A note from Karen Mulder: the following post comes to us from Gail, who shares her story about sexual abuse. Thank you Gail, for speaking out. Let us learn how to care for those who have been abused, and let’s also learn about what we can do to stop abuse.
Acknowledging the abuse was horrible. Admitting that my grandfather had sexually abused me meant three things: first, he didn’t love me; second, no one in my family cared enough about me to know that I was hurting or to protect me; third, I felt like a piece of litter that no one even bothered to throw in the trash. Realizing that no one really cared about me when I was a child was the most painful part of my healing process.
After hours and hours of tears, I became angry. I wanted to kill my abusers for what they had done to me. Because of them, I’d had no childhood. Because of them, I didn’t trust people. Because of them, I felt ashamed and dirty and worthless. They sinned and I got stuck with all the consequences.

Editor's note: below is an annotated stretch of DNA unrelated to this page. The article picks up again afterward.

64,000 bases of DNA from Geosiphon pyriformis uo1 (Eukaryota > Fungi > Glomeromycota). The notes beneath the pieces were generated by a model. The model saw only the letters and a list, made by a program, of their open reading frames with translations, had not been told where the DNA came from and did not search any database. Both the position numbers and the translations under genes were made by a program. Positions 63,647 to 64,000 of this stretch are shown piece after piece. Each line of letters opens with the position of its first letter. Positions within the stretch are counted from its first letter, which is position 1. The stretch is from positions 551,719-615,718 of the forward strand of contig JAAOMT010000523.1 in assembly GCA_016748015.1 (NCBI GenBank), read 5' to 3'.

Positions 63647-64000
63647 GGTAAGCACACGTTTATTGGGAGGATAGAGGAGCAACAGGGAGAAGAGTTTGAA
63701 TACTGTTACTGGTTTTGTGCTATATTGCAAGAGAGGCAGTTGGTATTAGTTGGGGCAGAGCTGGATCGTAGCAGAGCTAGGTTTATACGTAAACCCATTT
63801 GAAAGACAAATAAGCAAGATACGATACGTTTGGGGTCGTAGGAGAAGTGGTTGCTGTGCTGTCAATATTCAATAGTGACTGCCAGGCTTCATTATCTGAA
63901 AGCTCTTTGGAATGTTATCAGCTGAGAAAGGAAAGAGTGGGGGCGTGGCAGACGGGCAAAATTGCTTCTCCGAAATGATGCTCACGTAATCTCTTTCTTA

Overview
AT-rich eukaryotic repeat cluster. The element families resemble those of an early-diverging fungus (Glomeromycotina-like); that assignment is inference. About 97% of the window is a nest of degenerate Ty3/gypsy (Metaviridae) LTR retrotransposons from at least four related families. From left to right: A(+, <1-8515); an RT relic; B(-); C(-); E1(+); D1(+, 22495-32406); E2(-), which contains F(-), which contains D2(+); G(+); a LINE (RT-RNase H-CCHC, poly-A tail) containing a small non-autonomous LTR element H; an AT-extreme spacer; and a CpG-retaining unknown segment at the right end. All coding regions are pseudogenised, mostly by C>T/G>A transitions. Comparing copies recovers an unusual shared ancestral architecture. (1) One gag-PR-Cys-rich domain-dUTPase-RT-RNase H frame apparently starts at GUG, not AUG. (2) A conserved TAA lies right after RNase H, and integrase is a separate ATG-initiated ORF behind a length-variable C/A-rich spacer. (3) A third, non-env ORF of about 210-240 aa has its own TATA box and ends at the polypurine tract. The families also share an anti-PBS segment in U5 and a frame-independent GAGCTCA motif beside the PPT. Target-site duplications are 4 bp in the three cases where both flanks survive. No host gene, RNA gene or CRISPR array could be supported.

After the worst of my anger was over, I began to grieve. I grieved for the little girl who was always fearful and never peaceful or relaxed. I grieved for the little girl who had no one to turn to with her pain and no one to protect her.
“I still grieve for the grown woman who cannot believe that anyone would ever really love her. I grieve for the grown woman who struggles to accept God’s love.” — Gail
Editor’s Note: For additional information, read our advice on how to care for a person who has been abused. You may also check out Wisdom of the Wounded’s Abuse/Domestic Violence Resources page.
Photo credit: emma.benhamou